If ILI occurs among residents, operators should notify the personal physician of each ill resident. At the discretion of the personal physician, lab testing may be ordered. If laboratory tests are ordered and prove positive for influenza in one or more residents, the operator should alert the personal physicians of all other residents that influenza infection has been identified in the facility. The physicians may choose to order prophylactic antiviral medication or offer vaccination to help prevent their patient from contracting the virus that is circulating in the facility. For nursing homes, the Centers for Disease Control and Prevention (CDC) and NYSDOH recommend the use of influenza antiviral treatment and chemoprophylaxis when influenza occurs. In ACFs, the choice lies with individual residents’ providers. As in previous seasons, CDC recommends that neither amantadine nor rimantadine be used for the treatment or chemoprophylaxis of influenza A in the United States until susceptibility to these antiviral medications has been re-established among circulating influenza A viruses. Thus, neither agent should be used for treatment or prophylaxis during the 2008-09 season. Oseltamivir or zanamivir can be prescribed if antiviral treatment or prophylaxis of influenza is indicated. If ILI occurs among employees, it is critical that they are excluded from work until their symptoms resolve.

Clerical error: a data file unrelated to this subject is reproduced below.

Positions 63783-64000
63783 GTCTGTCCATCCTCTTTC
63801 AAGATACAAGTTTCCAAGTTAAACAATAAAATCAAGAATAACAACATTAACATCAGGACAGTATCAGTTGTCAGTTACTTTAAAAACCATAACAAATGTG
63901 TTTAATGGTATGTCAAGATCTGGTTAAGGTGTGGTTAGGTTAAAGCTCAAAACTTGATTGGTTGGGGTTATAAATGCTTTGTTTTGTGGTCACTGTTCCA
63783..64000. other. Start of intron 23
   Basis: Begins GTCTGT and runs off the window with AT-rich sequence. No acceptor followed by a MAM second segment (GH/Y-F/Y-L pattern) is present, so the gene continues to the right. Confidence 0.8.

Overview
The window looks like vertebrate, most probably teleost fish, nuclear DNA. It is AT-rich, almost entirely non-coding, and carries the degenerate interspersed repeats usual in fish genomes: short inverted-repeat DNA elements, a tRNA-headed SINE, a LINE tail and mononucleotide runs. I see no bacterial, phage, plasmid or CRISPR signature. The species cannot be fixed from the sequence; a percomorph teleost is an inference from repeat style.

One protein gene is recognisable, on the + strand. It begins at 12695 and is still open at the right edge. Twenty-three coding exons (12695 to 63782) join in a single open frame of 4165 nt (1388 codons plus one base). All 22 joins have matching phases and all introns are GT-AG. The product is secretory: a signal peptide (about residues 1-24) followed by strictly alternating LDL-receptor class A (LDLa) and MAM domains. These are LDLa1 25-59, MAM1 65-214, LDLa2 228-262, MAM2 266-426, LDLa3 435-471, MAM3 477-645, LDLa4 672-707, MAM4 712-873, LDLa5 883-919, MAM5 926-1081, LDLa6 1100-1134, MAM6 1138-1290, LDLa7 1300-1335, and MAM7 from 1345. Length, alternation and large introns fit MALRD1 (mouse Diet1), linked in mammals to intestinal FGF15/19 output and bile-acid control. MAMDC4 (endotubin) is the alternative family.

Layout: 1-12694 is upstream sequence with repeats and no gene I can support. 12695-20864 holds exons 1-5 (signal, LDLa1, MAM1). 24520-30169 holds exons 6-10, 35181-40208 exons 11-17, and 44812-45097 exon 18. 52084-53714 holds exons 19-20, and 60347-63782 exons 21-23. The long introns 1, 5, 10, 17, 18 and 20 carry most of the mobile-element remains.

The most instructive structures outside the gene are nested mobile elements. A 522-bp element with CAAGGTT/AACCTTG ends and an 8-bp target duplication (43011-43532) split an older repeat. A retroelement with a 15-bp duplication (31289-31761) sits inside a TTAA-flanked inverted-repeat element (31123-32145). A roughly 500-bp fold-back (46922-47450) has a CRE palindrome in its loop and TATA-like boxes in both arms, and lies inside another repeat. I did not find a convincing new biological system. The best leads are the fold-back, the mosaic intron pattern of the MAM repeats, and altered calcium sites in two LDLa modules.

If your facility has one or more cases of laboratory-confirmed influenza, or has ILI occurring in multiple residents of your facility, you must report this information by telephone to your local health department. A list of local health departments and their telephone numbers is available at: http://www.health.state.ny.us/nysdoh/lhu/map.htm . You must also contact your NYSDOH Adult Care Facility Regional Program (see page 3).
Remember, outbreaks of any illness, not just influenza, must be reported by telephone to your county health department and your NYSDOH Adult Care Facility Regional Program.
Please contact your county health department if you have any questions regarding this letter or recommendations regarding influenza prevention or control.
Joshua K. Schaffzin, MD, PhD
Regional Epidemiology Program
Bureau of Communicable Disease Control